The next afternoon, Trey got summoned to the Jackson County Democratic Club, which he had expected to be any day now. Trey took Boss Tom his books on or around the first of every month, but not until he was summoned.
"Yeah, Boss," he drawled as he swaggered into Boss Tom's very small, modest office in a very small, modest building on 19th and Main, his books tucked under his arm.
Boss Tom tapped his finger on his desk and Trey dropped his books on them, then dropped himself into a chair.
Pendergast thumbed through them and checked random lines against a book he already had open. Trey had every confidence in his own bookkeeping. He had no confidence in whoever did the bookkeeping Tom was checking against.
"Why's it say you took delivery of forty-eight cases of whiskey, but you only show thirty-six?"
"'Cuz I only got thirty-six." Trey remembered that delivery, too. "Brody checked that delivery and called me out back, said I got shorted a dozen cases. I counted 'em. Thirty-six. Called Vern out. He counted 'em. Thirty-six. Cat says, 'Oh, no, I got another dozen comin'.' I say okay, sign off on thirty-six—bill of lading's right there, see the bookmark—and bring me the dozen you owe me. Cat never shows up. An' I remember that 'cuz I knew he wa'n't gonna come back. Damn near called up a notary, I was so sure."
Boss Tom pursed his lips, pulled the lading slip out and saw that it had Brody's initials, Vern's initials, Trey's initials, and the delivery man's signature.
"You can't prove he didn't."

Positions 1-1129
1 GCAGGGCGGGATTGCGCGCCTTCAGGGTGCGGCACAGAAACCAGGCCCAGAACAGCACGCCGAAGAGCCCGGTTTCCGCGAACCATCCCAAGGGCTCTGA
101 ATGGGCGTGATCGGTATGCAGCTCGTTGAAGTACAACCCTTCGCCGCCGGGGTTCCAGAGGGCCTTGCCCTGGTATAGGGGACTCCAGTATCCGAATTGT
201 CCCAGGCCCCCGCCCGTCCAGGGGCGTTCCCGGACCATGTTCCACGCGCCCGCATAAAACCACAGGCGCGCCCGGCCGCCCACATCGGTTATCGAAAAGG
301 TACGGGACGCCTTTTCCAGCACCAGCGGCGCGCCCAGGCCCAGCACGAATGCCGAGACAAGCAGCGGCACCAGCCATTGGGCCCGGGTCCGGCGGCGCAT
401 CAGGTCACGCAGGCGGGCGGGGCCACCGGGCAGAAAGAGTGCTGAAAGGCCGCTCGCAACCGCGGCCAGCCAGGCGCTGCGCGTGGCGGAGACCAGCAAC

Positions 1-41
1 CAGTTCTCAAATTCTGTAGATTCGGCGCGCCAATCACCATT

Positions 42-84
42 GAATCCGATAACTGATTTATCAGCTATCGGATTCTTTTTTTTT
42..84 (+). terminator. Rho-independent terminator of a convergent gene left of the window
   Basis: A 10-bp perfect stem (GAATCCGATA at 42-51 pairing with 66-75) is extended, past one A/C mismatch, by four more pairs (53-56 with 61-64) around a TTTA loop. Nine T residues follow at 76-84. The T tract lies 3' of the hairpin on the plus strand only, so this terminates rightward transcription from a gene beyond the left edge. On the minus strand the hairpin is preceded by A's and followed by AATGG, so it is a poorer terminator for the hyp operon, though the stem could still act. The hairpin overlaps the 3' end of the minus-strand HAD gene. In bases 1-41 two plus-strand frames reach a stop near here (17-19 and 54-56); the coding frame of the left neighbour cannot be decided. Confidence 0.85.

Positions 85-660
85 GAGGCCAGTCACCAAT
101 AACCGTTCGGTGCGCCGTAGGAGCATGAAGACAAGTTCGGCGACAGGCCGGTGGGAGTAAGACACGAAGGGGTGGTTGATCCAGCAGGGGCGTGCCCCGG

"No, I can't," Trey said firmly. "But ask your Mormons."
"I'll do that," Boss Tom said vaguely, snapping the ledger closed, "and if you're right, I'll have you take care of it."
"Boss," Trey said flatly. "I ain't got a murderin' interest in this cat an' I'm busy with Marina Scarritt."
"How's that coming along, by the way?" Tom asked pleasantly enough. "You never were one to let grass grow under your feet."
"If you know that much, you know how I'm doin'," Trey shot back. "Handlin' her and her little friend's a delicate operation."
"Yeah, I wanna talk to you about her little friend. You don't catch Dot in whatever crossfire you and your gigolo—"
"—gigolo are setting up, you hear me? Last thing I need is Rev Albright in my office."
Trey suddenly realized Boss Tom actually feared Albright and having Gio mess with his daughter was a bit short-sighted on Trey's part. At this point, Trey was convinced that for the last five years he'd been traveling too fast for his headlights and his brakes had just gone out.
"Might be too late," Trey mumbled. "Gio went an' got himself smitten. He's due at her church tonight to see some show they're puttin' on."
Boss Tom groaned. "Good Lord."
"On the bright side, now he has a reason to keep her out of the crossfire."
Pendergast conceded that point with a grunt. "And if Albright finds out, it's not on me."
"Now, Dunham, I'm a little concerned about your lack of firepower over there."
Trey's eyebrow rose and his spine began to tingle. "I didn't think I needed much."
Boss Tom's eyebrow rose. "You've got a Maranzano underboss's runaway hitman who now makes his living with his dick—" Oh, shit. He did know who Gio was. "—the daughter of a Mormon bishop I don't want to piss off, my gin mill which is now in play, and the head Mafioso in this town who might want a piece of your action whether you win the bet or not, and you think you don't need much?"
YOU ARE READING
Kansas City, Missouri, 1929 Trey Dunham, a mid-level cog in the Pendergast Machine during Prohibition, runs 1520 Main, Boss Tom's most prized speakeasy featuring good booze, hot jazz, and beautiful women. Trey wants to buy the join...